Officials in Fair Haven are weighing whether to route all emergency calls from the borough to the Monmouth County Sheriff’s office as a cost-saving measure, the Asbury Park Press reports today.
Under the proposal, all police, fire and first aid calls originating in the borough would go through the dispatcher’s desk at the sheriff’s office. At present, only calls dialed to 911 go through the county, which relays information to Fair Haven dispatchers, according to Mayor Mike Halfacre.
The possible change is being pitched as a cost-saving measure one with a deadline. The sheriff’s office handles all dispatch duties for seven towns and can only take on two more. If Fair Haven wants in on the service, it will have to act soon, Undersheriff Shaun Golden, who runs the communications center, told the borough council last month.
But in a faint echo of the highly contentious last summer’s exploration of a limited merger of the police departments in Fair Haven, Little Silver an Rumson an idea eventually shot down by all three a police union representative has raised questions about the impact on jobs and service.
From the Press:
Jeff Jarvis, vice president of the Fair Haven Policeman’s Benevolent Association cautioned that residents now get a very personalized service from the police and said a lot of that has to do with the borough’s dispatchers.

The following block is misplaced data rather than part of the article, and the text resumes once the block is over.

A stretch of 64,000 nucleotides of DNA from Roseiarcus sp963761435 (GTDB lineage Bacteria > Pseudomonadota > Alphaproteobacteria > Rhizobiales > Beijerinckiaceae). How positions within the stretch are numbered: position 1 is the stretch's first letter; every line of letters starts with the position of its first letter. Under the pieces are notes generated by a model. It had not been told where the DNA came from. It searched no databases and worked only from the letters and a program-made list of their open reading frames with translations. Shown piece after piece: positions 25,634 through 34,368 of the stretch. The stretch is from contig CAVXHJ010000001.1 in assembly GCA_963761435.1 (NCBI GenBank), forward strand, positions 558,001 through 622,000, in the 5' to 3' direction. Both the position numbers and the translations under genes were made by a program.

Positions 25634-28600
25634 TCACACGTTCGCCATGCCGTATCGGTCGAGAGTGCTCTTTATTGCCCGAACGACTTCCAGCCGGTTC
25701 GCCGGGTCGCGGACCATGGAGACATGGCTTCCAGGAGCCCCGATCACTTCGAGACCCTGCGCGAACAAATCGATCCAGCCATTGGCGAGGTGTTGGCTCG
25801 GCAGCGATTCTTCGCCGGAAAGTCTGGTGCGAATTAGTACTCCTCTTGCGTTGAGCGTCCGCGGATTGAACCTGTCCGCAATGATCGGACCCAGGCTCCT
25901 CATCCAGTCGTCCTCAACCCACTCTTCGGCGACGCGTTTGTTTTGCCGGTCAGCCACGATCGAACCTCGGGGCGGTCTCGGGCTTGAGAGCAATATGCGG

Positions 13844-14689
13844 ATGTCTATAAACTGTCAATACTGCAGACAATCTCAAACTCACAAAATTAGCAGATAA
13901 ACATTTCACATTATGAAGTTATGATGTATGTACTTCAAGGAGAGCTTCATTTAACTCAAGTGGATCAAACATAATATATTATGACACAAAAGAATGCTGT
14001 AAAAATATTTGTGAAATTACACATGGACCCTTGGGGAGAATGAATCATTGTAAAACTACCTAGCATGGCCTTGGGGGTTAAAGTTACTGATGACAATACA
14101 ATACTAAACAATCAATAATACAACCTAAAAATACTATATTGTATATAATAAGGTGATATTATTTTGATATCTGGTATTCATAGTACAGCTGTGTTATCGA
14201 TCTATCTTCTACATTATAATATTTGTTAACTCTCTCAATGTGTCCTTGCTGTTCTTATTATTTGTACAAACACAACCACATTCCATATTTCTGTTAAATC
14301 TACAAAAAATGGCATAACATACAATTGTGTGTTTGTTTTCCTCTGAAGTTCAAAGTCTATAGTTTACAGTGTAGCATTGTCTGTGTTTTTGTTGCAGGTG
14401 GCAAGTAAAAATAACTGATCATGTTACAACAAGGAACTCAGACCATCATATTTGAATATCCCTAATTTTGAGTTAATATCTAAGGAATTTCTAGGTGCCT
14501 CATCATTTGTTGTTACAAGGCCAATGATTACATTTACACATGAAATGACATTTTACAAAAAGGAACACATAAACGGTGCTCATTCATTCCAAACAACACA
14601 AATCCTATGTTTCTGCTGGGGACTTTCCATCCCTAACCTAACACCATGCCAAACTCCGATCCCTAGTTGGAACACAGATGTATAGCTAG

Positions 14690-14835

“I’d ask that before any decision is made to eliminate them that the public be sufficiently notified about what’s happening,” Jarvis said. “We’re asking that sufficient meeting be held for the public to attend.”
Jarvis also questioned how county dispatchers would know where landmarks are that callers would refer to by how they’re known in the borough.
In response, Golden said that the communications center has lists of “alias” names and would rely on local officials to help them update that list, the Press reports.
This is from Halfacre’s blog posting following the Nov. 24 council meeting:
Currently, all 911 calls go to the County, and then are routed back to FH by county dispatchers. Our local dispatchers then communicate with the officers on the road. There are a number of towns that have taken out the middleman and have the county dispatchers communicate directly to the officers on the road. The technology in place at the Sheriffs Office is amazingly advanced, and we would certainly benefit from that.
There would also be a savings to the Borough if we participated in this program. However, we are concerned with issues related to officer safety and service to our residents. This is a very preliminary exploration of this possibility, and a lot more information and study is needed. We will continue to communicate where this process takes us.